(Toronto, Canada) – The Greek community in Toronto, Ontario headed outdoors in cool October air to celebrate Oxi Day on Sunday, October 30, 2016. Greeks lined up on both sides of Danforth Avenue to enjoy their annual Oxi Day parade, which commemorates a memorable day in Greek history.
During World War II, Prime Minister Ioannis Metaxis gave Benito Mussolini an answer of “no” on October 28, 1940 in response to Mussolini’s demands. Italy wanted to take control of Greece in order to control strategic areas in the Mediterranean Sea, and Metaxis wouldn’t allow him to do that. Because of this, Greece entered the Greco-Italian War. This was Greece’s official entry in World War II. Ultimately, Greece was considered the victor in this conflict, and they achieved attention throughout the world for their bravery. The Greeks also gave the Allies hope that the Axis could be defeated. After all, if a small nation like Greece could win a major victory, so could the rest of the world.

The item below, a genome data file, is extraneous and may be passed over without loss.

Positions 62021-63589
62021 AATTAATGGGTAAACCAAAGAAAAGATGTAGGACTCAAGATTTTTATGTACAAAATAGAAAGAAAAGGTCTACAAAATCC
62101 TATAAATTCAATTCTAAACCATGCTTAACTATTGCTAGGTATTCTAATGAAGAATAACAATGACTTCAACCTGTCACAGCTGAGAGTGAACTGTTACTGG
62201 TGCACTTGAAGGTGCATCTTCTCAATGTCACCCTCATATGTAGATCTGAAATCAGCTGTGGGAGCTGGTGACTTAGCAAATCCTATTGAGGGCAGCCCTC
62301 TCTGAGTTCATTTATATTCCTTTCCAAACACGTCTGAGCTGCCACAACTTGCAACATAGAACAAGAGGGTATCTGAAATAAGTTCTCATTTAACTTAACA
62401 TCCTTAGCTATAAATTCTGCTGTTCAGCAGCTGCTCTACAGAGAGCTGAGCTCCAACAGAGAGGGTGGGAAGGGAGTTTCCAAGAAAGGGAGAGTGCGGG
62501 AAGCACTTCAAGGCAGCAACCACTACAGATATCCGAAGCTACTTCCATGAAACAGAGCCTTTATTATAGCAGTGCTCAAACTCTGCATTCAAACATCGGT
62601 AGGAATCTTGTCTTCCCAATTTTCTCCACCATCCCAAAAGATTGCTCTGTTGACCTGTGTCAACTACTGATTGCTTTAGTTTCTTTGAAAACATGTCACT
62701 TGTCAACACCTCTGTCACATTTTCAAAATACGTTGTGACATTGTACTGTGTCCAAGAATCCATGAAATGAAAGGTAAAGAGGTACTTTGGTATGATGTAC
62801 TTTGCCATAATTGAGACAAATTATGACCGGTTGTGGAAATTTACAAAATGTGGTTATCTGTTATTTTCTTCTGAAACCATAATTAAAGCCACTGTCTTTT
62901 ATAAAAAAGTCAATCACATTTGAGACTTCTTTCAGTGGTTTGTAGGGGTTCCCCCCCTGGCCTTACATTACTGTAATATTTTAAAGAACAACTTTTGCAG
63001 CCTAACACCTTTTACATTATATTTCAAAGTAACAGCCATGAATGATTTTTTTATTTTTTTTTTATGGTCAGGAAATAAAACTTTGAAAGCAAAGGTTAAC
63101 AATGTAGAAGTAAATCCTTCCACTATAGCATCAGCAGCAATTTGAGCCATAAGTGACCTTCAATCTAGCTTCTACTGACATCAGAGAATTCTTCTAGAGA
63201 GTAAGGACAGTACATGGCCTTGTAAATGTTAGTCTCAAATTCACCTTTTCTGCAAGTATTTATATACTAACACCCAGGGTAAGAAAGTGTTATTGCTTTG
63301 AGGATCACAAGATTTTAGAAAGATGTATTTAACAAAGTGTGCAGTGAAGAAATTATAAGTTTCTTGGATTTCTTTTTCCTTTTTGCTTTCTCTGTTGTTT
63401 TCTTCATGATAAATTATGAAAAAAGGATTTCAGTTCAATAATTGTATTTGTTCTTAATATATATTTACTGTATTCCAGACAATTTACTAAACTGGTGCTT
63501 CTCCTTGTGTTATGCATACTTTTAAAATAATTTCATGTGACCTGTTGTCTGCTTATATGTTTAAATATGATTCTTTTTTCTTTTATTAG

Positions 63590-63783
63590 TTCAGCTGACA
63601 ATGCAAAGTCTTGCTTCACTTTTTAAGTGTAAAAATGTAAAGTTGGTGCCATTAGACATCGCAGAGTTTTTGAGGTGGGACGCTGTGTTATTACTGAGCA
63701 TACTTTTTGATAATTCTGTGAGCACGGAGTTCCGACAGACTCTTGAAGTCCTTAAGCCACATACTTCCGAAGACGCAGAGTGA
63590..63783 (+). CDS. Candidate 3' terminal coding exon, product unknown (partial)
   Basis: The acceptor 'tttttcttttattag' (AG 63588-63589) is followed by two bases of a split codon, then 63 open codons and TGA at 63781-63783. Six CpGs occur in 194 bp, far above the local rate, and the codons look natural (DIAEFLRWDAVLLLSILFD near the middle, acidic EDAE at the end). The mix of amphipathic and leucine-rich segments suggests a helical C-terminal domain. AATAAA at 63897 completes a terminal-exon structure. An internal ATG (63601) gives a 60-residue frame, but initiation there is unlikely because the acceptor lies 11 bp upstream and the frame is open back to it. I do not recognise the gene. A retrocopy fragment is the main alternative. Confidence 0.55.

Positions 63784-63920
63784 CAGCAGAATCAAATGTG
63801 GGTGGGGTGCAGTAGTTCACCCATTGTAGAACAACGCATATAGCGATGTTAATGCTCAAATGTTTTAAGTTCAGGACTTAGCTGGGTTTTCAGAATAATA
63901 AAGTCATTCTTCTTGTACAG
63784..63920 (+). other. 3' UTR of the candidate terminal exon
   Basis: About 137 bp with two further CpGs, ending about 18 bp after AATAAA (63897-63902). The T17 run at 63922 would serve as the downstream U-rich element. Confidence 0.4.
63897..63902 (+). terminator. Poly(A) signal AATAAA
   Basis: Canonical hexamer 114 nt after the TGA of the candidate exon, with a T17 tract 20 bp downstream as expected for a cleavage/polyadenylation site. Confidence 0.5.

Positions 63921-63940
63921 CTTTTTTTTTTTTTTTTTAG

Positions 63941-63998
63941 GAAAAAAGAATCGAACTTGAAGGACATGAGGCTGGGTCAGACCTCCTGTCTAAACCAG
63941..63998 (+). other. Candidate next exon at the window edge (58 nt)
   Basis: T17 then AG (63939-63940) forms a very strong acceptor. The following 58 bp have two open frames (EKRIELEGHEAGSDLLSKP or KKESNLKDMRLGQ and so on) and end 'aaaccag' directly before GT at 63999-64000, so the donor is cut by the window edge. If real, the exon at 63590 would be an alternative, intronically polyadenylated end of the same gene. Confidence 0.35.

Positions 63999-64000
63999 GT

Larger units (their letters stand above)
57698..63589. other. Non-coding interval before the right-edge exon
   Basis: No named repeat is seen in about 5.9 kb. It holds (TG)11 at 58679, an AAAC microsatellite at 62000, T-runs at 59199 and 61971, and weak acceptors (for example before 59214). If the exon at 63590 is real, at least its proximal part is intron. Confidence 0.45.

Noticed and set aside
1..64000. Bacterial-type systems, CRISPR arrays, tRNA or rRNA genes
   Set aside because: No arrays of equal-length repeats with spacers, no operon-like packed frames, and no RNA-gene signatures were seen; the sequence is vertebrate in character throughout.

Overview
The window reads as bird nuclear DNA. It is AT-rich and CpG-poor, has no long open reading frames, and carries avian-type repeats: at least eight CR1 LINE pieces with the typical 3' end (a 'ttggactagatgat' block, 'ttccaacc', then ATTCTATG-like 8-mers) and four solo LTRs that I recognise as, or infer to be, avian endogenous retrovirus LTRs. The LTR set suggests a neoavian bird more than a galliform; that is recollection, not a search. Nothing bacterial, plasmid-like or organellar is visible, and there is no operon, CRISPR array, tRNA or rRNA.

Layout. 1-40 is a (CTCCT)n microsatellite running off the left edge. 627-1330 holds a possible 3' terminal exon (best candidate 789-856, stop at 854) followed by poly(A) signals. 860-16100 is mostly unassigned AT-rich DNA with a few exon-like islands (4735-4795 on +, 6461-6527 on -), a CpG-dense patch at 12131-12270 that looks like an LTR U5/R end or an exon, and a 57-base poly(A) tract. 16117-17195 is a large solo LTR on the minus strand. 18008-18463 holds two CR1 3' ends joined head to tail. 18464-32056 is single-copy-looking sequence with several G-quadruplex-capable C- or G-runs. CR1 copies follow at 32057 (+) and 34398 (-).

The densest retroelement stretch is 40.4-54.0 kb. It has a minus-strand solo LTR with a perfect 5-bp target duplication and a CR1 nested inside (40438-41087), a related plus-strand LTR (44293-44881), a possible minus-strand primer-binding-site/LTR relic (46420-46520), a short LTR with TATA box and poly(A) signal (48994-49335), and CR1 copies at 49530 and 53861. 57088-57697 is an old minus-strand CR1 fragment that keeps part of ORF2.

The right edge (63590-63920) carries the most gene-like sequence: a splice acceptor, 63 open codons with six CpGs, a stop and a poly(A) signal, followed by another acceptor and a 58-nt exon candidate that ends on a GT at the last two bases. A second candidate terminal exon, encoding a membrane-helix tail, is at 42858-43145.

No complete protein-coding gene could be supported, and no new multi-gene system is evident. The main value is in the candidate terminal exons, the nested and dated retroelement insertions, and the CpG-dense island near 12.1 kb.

This is a day of pride for Greeks throughout the world, and they express this pride by celebrating. The Greek people of Toronto have their annual parade, and there are other celebrations located throughout Canada, Greece, the United States, Australia, and other places where there is a strong Greek community.
Kali Petropoulos, one of Toronto’s parade organizers, said that, “”The Greek Community of Toronto OXI Day Parade commemorates and celebrates the Greek Resistance during the Axis occupation in the Second World War, and has brought together Greeks from all of Toronto and of all ages.”
About 30 groups and organizations hit the streets to march in the parade as the spectators looked on. Petropoulos also said, “The yearly participation in the OXI Day Parade honors both the Greeks back home in Greece, and the immigrants in Canada who once fought together for Greece’s freedom. We continue to honor this tradition and consider it a privilege to march year after year along the Danforth, and wave both our blue and white, and red and white flags.”